Approved by the What’s Up Moms Medical Advisory Board
You’re almost eight months in now and really getting the hang of this mom thing. Like a boss! You know how to change a diaper at 3am by the light of the alarm clock, you’ve mastered the art of clipping baby’s fingernails (all ten) in under two minutes flat, and you’ve figured out how to nurse baby while remaining 87.9% asleep. Best of all, now that you’re little older and wiser, leaving the house with baby in tow — once a beast of an undertaking — is pretty much NBD. Still, though, there’s always room to streamline that process and make it even easier.
When it comes to outings with babe, do as the minimalists do and K.I.S.S — Keep It Simple, Silly. (It’s really Keep it Simple, Stupid, but we’re not into name-calling).
Rethink the purpose of the diaper bag: it is not meant to tote around all of baby’s possessions. It isn’t even meant to tote around everything you might need. After all, you’re not heading into the wild, you’re just going out for a bit* to the park or Trader Joe’s or a friend’s house or music class. So just pack what you know you will need. Most anything else can wait til you’re home.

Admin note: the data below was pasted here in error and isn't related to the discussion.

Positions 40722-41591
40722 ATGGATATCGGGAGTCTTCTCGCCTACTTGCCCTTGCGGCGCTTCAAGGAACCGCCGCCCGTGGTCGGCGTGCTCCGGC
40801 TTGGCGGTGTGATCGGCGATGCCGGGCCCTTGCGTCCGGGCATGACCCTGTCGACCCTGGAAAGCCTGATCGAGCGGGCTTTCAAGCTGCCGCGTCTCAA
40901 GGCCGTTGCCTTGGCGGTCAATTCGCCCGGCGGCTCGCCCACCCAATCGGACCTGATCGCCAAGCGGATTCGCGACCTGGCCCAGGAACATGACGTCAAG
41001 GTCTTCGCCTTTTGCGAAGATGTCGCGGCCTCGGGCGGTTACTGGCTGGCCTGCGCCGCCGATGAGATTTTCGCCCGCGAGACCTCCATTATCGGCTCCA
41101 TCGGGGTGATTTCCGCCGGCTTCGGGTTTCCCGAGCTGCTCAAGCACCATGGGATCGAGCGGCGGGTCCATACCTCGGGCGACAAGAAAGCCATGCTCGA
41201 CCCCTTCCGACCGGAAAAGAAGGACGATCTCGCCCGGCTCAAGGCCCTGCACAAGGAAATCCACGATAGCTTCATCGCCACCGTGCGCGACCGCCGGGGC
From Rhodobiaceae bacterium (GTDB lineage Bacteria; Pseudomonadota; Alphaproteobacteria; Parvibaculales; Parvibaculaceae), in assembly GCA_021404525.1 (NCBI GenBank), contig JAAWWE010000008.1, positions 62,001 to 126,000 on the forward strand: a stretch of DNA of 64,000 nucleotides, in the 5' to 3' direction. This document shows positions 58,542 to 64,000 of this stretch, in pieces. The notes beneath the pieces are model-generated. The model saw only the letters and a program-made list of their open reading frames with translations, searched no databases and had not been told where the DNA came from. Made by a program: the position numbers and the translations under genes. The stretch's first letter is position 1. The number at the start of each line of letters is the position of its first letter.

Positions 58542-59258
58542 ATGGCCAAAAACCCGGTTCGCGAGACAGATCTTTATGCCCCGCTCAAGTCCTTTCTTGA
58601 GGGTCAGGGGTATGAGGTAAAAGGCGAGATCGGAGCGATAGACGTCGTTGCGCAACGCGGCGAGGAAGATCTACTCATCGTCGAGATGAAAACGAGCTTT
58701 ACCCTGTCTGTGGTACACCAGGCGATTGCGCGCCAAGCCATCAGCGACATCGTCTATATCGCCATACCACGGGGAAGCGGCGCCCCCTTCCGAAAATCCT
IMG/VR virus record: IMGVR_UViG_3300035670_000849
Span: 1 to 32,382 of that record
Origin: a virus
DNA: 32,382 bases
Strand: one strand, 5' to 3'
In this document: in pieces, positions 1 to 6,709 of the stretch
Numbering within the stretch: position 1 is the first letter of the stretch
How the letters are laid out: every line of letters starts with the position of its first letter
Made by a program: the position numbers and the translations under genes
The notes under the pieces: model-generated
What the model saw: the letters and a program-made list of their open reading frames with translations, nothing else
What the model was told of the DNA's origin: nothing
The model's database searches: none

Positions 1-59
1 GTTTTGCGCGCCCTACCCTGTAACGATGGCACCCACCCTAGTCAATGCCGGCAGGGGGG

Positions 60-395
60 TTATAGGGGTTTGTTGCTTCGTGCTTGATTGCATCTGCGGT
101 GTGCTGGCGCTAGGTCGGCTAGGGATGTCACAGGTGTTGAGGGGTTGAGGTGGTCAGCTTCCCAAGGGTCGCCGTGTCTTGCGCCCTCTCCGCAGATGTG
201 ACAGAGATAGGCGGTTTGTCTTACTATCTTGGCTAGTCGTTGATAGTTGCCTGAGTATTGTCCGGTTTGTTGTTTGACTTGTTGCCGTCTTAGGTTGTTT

The basics should live in your diaper bag permanently, and these include a light blanket (doubles as a breastfeeding cover, changing pad, you name it), change of clothes, diapers, wipes, sunscreen (mineral), hand-sanitizer, a sippy cup of water, and maybe a bottle with pre-measured formula ready for mixing. No need to re-pack the diaper bag with each outing – just set it and forget it; periodically you can replenish. Now that she’s old enough you can also toss in those pouches and puffs — a great portable snack and a motor skills activity in and of itself. (Babies are ready for these gourmet delights once they’re crawling.)
Some moms are more comfortable paring down the diaper bag if they have the security of a more detailed one stowed permanently in the car. Great. So that car bag might have extras like a first aid kit, changing pad, clothing, and whatever else makes you feel you’ve got bases covered.
Now go out and see the world. With your load lightened you’ll dig that new spring in your step.